I am not comfortable concluding that all drug users have some emotional deficiency that they seek drugs as a synthetic solution. My experience doesn't disconfirm this view though, I have friends who are emotionally stable and mature that use drugs even in the Aldous Huxley sense of intellectual curiosity and trying to open doorways of perception. Most commonly these friends maintain their use of marijuana, and am yet to hear any profound insights they had from smoking it, or indeed anything at all remotely interesting about marijuana itself. Otherwise they flirt with pills and shrooms and whatnot and stop using them quite quickly. These drugs encroach little on their identity or the time they spend with myself and others. These I guess are the many of drug users Lisa Pryor refers to in her latest book that use drugs harmlessly.

I am probably more anti-smoking and drinking than the other more glamorous and illicit drugs, and I haven't mentioned pills because I find it hard to identify with anybody who is a fan of raves and probably take a darwinian stance on the use of pills. Instead I will turn to the words of Dr. Gordon Livingstone and his approach to combating drugs to conclude, written I presume while sober and quite profound in his approach to drugs:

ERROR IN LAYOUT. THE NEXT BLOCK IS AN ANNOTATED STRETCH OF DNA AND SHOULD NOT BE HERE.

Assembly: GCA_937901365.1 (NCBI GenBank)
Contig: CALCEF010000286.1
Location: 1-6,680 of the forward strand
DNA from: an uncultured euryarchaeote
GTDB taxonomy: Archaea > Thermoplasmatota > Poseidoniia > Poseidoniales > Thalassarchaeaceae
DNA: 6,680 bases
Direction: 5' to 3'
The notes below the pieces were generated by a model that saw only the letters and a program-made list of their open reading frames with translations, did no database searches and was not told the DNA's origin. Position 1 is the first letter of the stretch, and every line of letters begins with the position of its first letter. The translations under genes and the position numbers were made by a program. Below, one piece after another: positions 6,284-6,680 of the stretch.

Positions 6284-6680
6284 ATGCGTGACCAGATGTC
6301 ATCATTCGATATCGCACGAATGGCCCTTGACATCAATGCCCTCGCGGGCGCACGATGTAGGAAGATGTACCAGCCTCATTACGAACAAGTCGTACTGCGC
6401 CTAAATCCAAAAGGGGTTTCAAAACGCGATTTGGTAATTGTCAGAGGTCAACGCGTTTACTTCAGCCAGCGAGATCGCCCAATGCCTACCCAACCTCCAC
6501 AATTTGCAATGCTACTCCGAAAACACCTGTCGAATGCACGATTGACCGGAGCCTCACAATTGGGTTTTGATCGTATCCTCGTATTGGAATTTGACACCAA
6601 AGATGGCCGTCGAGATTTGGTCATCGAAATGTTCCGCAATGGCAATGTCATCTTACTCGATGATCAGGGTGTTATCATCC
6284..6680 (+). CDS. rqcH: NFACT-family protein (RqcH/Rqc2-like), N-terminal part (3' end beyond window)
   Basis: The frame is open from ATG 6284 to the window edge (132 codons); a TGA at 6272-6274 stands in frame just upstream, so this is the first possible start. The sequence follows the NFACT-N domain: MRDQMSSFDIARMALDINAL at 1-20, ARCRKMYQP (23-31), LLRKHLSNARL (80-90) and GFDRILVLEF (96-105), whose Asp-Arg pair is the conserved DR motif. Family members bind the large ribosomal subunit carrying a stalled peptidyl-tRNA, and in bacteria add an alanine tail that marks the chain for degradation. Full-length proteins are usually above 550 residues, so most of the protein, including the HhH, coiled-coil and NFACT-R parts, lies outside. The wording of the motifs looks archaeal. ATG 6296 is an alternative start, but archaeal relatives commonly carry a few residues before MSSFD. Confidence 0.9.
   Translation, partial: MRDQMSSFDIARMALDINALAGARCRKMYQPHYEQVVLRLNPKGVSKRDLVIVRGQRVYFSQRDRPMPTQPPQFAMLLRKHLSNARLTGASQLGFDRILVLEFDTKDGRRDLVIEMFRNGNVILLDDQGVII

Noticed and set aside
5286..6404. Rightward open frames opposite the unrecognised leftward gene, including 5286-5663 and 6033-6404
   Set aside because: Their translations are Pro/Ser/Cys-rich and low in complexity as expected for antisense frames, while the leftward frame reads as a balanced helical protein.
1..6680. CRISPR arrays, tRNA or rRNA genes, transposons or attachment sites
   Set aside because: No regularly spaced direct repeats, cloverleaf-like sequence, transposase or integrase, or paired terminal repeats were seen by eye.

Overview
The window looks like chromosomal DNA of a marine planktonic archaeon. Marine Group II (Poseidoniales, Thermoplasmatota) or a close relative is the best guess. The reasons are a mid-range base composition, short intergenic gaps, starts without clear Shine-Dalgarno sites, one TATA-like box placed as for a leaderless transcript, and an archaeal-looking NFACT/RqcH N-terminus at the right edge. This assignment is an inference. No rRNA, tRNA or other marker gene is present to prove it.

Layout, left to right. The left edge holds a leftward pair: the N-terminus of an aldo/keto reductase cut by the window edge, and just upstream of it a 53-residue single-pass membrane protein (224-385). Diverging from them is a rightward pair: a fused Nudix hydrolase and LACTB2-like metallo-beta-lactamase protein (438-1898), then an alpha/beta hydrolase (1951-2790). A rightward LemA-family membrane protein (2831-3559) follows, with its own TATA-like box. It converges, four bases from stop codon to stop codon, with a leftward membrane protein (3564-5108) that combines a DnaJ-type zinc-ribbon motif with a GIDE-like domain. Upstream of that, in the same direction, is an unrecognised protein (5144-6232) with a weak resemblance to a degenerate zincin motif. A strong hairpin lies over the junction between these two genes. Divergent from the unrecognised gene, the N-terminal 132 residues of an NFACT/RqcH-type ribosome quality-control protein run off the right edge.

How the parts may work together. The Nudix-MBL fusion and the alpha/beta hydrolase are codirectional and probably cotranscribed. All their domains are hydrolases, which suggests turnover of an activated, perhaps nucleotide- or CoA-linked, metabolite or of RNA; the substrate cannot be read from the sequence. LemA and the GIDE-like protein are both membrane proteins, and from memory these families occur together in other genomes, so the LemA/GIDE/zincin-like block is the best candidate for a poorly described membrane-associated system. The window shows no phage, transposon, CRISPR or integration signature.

Fear, while effective in the short term, is not useful in promoting lasting change. The use of it as a motivator for behaviour ignores the fact that there are no more powerful desires than the pursuit of happiness and the struggle for self-respect. If means can be found that move people in these directions: better jobs, education, the chance to improve one's life, and a sense of fairness and opportunity, the seductive and short lived bliss provided by drugs will lose its appeal. Punitive emphasis on the "supply side" has not worked. Reducing the demand by emphasizing treatment and social alternatives to hopelessness offers the only prospect of winning this struggle between transient pleasure and lasting satisfaction.
(my emphasis)

No comments: